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Ann Intern Med. 2016 Jul 19;165(2):103-12. doi: 10.7326/M15-1781. Epub 2016 May 3.

Pharmacologic Treatment of Insomnia Disorder: An Evidence Report for a Clinical Practice Guideline by the American College of Physicians.

Abstract

BACKGROUND:

Pharmacologic interventions are often prescribed for insomnia disorder.

PURPOSE:

To assess the benefits, harms, and comparative effectiveness of pharmacologic treatments for adults with insomnia disorder.

DATA SOURCES:

Several electronic databases (2004-September 2015), reference lists, and U.S. Food and Drug Administration (FDA) documents.

STUDY SELECTION:

35 randomized, controlled trials of at least 4 weeks' duration that evaluated pharmacotherapies available in the United States and that reported global or sleep outcomes; 11 long-term observational studies that reported harm information; FDA review data for nonbenzodiazepine hypnotics and orexin receptor antagonists; and product labels for all agents.

DATA EXTRACTION:

Data extraction by single investigator confirmed by a second reviewer; dual-investigator assessment of risk of bias; consensus determination of strength of evidence.

DATA SYNTHESIS:

Eszopiclone, zolpidem, and suvorexant improved short-term global and sleep outcomes compared with placebo, although absolute effect sizes were small (low- to moderate-strength evidence). Evidence for benzodiazepine hypnotics, melatonin agonists, and antidepressants, and for most pharmacologic interventions in older adults, was insufficient or low strength. Evidence was also insufficient to compare efficacy within or across pharmacotherapy classes or versus behavioral therapy. Harms evidence reported in trials was judged insufficient or low strength; observational studies suggested that use of hypnotics for insomnia was associated with increased risk for dementia, fractures, and major injury. The FDA documents reported that most pharmacotherapies had risks for cognitive and behavioral changes, including driving impairment, and other adverse effects, and they advised dose reduction in women and in older adults.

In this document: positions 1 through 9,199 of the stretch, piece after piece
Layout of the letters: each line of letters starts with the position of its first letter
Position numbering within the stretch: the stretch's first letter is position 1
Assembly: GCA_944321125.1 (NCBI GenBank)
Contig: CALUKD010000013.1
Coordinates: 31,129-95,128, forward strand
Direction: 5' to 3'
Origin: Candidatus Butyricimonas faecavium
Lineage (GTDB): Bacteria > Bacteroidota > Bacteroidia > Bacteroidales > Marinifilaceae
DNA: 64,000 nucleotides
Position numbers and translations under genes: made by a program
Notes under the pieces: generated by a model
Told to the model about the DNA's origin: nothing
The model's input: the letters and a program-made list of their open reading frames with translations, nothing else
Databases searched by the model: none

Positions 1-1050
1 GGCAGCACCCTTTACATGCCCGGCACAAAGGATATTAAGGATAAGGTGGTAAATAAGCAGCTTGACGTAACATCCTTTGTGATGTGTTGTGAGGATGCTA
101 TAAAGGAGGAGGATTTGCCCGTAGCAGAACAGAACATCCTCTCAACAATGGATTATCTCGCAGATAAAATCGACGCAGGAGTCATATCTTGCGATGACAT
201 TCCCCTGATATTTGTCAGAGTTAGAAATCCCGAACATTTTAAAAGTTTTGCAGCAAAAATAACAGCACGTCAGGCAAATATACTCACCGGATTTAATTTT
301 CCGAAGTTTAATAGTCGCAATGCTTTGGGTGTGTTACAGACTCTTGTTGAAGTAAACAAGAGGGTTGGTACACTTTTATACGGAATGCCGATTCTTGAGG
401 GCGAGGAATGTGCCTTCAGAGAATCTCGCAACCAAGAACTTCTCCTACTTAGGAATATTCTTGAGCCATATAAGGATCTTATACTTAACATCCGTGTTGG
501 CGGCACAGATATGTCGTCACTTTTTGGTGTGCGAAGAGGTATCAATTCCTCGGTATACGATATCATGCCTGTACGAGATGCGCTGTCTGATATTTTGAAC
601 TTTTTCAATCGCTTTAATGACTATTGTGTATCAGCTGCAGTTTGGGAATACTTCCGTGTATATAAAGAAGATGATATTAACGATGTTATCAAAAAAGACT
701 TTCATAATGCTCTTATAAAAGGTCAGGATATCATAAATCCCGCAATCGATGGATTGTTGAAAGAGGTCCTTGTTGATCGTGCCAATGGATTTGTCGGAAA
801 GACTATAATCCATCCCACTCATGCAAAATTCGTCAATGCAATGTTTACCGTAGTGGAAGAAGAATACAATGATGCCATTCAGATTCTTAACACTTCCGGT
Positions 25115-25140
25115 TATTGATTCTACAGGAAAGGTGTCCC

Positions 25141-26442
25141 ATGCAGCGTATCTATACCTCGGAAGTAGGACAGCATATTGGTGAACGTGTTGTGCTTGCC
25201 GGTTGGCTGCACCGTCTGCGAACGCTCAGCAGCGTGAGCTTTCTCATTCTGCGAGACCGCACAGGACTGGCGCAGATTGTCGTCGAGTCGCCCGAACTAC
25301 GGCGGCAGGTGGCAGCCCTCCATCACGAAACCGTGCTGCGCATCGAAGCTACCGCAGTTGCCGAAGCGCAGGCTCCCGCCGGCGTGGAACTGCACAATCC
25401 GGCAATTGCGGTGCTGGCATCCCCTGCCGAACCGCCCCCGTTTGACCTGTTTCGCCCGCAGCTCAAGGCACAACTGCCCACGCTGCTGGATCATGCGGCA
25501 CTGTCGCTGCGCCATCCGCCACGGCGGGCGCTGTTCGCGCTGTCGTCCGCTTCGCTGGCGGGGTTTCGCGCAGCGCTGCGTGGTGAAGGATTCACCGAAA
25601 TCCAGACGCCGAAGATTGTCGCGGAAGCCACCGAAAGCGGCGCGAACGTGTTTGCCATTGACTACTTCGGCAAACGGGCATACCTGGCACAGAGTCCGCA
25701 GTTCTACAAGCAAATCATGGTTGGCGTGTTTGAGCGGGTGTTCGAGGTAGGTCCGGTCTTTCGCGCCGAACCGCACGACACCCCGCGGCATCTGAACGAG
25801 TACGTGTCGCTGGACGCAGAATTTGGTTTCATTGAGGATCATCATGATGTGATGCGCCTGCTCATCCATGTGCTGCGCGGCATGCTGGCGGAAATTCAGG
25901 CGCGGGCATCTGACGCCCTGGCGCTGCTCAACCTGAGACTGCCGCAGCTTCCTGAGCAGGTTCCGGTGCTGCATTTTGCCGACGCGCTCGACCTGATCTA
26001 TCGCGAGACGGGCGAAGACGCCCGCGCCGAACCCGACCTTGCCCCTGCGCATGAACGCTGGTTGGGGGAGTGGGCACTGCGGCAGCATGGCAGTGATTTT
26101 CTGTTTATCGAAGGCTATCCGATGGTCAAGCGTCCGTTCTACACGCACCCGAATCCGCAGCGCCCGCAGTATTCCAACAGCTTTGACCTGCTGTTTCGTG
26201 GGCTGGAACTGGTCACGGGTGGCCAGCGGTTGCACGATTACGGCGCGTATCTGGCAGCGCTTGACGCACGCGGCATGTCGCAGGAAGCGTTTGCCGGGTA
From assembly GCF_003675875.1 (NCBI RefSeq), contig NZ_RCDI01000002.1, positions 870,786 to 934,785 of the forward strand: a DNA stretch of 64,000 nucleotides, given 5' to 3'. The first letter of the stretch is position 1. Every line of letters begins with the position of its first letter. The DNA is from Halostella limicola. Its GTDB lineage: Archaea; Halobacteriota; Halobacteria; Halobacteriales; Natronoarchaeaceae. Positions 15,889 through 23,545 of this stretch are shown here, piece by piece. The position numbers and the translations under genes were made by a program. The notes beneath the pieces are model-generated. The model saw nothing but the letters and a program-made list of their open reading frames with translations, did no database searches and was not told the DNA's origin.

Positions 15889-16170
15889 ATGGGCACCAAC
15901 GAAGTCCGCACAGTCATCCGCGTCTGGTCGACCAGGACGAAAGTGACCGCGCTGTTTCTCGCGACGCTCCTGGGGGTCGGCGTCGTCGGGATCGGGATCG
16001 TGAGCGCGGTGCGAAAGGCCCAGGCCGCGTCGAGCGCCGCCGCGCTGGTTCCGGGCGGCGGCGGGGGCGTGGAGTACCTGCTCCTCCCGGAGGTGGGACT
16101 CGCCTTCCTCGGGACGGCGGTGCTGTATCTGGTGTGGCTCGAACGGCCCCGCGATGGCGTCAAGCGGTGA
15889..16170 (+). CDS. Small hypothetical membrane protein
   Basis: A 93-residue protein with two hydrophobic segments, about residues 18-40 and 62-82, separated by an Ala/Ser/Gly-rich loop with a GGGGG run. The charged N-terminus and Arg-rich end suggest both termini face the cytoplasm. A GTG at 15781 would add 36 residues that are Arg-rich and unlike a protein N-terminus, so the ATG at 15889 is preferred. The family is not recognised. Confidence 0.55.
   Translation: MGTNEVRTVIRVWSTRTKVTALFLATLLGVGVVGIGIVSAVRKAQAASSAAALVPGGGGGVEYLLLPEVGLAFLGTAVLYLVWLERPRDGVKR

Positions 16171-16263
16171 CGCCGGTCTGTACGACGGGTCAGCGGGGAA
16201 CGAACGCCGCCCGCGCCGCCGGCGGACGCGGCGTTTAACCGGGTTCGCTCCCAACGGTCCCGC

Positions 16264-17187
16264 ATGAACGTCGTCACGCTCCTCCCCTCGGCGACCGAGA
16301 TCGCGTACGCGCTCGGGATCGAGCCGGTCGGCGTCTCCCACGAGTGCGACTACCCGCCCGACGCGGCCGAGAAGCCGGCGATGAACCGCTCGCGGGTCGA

LIMITATIONS:

Most trials were small and short term and enrolled individuals meeting stringent criteria. Minimum important differences in outcomes were often not established or reported. Data were scant for many treatments.

CONCLUSION:

Eszopiclone, zolpidem, and suvorexant may improve short-term global and sleep outcomes for adults with insomnia disorder, but the comparative effectiveness and long-term efficacy of pharmacotherapies for insomnia are not known. Pharmacotherapies for insomnia may cause cognitive and behavioral changes and may be associated with infrequent but serious harms.

PRIMARY FUNDING SOURCE:

Agency for Healthcare Research and Quality. (

PROSPERO:

CRD42014009908).

PMID:
27136278
DOI:
10.7326/M15-1781
[Indexed for MEDLINE]

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